Hernando County Philosophy
Inclusive education means that all students in a school, regardless of their strengths or weaknesses, become part of the school community. They are included in the feeling of belonging among other students, teachers, and support staff.
The federal Individuals with Disabilities Education Act (IDEA) and its 1997 amendments make it clear that schools have a duty to educate children with disabilities in the general education curriculum, if appropriate, as determined by the Individualized Education Program (IEP) team.
Inclusion is most successful for children when based on collaborative efforts between parents and school personnel. Inclusion is a team effort that should involve working together and providing mutual support. As a parent, keep in mind that you are a valuable member of your child’s education team. Your input is needed.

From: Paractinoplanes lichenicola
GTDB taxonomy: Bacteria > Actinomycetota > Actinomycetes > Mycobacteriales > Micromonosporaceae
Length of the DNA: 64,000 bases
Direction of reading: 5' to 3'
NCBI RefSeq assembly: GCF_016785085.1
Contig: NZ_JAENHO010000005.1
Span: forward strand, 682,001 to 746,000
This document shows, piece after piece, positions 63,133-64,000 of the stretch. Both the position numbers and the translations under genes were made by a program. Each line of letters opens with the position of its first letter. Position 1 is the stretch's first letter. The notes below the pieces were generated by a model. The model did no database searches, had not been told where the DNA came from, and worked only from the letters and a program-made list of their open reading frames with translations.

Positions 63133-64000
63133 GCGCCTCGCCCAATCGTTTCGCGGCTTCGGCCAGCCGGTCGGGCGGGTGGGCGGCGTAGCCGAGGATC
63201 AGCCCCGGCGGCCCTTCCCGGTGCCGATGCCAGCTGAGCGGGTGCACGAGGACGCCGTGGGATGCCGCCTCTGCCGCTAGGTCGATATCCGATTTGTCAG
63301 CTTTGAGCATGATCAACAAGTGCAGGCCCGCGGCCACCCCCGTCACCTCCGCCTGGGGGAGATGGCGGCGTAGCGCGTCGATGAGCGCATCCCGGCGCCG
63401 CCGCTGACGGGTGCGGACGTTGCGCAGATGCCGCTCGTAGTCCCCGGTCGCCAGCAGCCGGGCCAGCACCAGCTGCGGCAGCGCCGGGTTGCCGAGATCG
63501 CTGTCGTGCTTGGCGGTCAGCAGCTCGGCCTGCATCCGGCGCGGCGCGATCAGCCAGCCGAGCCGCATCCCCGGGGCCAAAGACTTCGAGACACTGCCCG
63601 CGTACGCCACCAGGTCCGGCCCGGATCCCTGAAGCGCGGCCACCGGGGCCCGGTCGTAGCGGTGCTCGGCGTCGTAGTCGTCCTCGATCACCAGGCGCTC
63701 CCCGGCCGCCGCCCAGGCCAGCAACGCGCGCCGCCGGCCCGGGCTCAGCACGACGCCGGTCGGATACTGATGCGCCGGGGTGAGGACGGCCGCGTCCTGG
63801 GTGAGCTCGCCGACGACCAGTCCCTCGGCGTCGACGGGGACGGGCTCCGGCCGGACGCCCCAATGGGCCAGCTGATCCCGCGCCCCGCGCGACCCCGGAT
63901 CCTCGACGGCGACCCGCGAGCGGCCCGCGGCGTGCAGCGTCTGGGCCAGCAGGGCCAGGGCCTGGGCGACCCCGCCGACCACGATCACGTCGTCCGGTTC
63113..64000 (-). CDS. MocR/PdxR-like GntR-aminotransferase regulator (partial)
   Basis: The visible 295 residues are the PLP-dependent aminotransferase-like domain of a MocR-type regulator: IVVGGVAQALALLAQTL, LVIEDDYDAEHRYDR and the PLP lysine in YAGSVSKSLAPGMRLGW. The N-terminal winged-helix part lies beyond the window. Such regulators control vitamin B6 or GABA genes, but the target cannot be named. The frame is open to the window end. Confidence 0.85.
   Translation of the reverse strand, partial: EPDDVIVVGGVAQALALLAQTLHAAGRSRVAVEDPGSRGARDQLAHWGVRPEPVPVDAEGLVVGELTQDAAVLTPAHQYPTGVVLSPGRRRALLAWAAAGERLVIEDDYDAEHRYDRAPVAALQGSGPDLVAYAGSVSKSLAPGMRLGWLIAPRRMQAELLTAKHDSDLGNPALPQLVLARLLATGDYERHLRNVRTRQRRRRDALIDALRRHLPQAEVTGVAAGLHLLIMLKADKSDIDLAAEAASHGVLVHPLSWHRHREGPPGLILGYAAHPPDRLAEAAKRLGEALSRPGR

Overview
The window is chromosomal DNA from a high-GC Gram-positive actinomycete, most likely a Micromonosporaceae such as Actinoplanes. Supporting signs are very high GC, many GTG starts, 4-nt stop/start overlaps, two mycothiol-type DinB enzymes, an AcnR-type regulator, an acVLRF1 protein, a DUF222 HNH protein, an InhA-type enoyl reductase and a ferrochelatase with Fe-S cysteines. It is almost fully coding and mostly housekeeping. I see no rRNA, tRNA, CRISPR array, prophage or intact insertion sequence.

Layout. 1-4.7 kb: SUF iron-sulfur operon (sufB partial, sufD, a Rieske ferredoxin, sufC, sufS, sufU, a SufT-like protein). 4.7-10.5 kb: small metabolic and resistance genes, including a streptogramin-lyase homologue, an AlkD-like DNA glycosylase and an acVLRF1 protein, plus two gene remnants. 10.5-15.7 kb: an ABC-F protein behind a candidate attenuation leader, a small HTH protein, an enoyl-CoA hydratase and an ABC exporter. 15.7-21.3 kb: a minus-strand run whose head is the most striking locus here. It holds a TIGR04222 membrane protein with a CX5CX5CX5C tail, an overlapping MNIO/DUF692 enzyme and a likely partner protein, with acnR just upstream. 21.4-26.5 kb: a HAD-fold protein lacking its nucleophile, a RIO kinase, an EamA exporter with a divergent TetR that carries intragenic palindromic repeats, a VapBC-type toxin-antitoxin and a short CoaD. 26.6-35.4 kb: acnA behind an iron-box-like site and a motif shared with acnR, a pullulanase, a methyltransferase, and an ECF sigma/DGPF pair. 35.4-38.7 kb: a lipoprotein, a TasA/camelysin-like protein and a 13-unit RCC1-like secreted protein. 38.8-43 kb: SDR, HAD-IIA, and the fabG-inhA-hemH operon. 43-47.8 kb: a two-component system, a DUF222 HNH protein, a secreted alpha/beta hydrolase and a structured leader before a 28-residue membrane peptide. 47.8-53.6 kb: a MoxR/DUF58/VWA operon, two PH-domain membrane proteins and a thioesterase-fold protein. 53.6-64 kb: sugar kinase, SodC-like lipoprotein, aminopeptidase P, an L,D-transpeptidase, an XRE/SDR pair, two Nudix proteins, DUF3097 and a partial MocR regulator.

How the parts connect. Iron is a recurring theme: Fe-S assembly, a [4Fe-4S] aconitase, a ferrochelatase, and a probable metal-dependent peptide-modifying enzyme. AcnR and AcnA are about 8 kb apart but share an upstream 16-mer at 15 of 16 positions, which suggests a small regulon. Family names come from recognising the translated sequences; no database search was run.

Inclusion looks different for every student.
First, at the IEP meeting, parents and staff determine the “least restrictive environment” plan appropriate for the student. Placement decisions focus on the level and nature of supports needed by the student rather than on a predetermined label or program.
Second, the IEP team will choose a placement from a continuum of service delivery models.
This continuum is:
- Full inclusion in general education classes with minimal supports needed by the student.
- Full inclusion in general education classes with support provided by ESE staff in the general education curriculum.
- Partial inclusion in general education classes; the student spends some time with general education students and some time in a separate ESE class.
- Separate ESE class for most of the school day.
The U.S. Department of Education – Office of Educational Research and Improvement offers an online brochure Including Your Child at http://www.ed.gov/pubs/parents/Including/title.html